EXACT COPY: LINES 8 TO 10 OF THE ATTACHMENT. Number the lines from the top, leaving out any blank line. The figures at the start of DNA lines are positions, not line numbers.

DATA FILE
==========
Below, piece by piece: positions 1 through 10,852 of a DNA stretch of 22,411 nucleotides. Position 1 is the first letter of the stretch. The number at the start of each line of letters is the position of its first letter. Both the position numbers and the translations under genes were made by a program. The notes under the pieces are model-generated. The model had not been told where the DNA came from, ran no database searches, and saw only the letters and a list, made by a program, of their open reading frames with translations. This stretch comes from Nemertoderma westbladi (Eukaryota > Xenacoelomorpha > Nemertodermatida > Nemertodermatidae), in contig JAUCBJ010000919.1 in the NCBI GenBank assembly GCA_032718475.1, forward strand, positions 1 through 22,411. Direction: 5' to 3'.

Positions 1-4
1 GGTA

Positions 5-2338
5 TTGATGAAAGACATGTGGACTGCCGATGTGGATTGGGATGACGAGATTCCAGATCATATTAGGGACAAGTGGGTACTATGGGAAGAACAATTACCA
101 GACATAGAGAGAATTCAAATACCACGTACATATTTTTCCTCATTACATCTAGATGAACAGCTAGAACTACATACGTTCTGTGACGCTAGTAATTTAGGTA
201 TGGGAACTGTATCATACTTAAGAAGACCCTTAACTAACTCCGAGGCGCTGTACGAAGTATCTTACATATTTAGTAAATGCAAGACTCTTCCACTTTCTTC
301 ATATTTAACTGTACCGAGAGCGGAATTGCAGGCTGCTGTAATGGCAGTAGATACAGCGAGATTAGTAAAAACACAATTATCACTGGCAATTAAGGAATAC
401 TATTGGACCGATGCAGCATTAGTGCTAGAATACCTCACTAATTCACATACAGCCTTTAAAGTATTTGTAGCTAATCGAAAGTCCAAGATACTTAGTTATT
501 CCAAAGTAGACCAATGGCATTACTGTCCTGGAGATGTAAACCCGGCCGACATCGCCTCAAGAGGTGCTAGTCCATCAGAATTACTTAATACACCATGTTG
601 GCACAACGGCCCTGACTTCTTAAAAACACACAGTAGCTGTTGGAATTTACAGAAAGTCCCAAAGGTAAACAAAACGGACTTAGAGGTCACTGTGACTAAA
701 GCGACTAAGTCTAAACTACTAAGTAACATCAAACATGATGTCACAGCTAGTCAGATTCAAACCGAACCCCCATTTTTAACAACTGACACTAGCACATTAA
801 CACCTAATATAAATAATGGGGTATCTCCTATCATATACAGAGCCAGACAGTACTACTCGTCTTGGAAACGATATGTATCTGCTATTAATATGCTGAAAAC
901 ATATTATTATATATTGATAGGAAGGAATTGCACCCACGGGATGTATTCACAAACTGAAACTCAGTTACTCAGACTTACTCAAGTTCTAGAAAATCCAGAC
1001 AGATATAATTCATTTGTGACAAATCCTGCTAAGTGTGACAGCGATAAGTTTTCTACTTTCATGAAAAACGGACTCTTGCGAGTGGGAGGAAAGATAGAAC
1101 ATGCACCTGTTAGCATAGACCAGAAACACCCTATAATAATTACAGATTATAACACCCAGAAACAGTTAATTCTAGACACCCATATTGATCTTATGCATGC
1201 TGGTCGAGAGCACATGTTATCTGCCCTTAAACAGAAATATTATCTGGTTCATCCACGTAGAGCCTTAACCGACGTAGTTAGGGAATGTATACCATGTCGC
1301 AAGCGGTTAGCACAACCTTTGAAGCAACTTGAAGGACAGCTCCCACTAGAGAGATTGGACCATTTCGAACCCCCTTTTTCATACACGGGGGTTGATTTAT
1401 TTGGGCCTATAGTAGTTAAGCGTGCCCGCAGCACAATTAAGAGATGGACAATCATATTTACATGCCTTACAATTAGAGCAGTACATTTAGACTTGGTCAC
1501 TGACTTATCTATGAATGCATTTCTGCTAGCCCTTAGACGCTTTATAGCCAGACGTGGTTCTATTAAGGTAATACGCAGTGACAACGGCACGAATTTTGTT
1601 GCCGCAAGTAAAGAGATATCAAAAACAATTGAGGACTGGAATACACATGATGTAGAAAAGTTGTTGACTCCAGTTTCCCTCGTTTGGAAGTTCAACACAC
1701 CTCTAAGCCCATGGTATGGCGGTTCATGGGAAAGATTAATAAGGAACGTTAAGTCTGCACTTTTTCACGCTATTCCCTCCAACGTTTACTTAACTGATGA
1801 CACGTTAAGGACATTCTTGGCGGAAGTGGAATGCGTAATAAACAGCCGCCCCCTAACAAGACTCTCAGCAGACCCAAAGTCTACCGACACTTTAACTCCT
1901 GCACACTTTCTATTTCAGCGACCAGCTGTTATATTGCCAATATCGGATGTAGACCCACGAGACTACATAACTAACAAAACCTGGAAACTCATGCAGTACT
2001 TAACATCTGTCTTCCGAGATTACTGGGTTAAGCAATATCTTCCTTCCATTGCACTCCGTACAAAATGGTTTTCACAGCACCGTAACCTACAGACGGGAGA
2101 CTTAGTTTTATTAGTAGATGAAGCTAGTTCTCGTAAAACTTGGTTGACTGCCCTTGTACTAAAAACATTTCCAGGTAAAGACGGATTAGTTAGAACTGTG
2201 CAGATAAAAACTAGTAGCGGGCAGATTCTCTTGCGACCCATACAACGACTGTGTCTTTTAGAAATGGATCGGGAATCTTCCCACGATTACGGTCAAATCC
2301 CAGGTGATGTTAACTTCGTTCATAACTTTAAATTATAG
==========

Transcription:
301 ATATTTAACTGTACCGAGAGCGGAATTGCAGGCTGCTGTAATGGCAGTAGATACAGCGAGATTAGTAAAAACACAATTATCACTGGCAATTAAGGAATAC
401 TATTGGACCGATGCAGCATTAGTGCTAGAATACCTCACTAATTCACATACAGCCTTTAAAGTATTTGTAGCTAATCGAAAGTCCAAGATACTTAGTTATT
501 CCAAAGTAGACCAATGGCATTACTGTCCTGGAGATGTAAACCCGGCCGACATCGCCTCAAGAGGTGCTAGTCCATCAGAATTACTTAATACACCATGTTG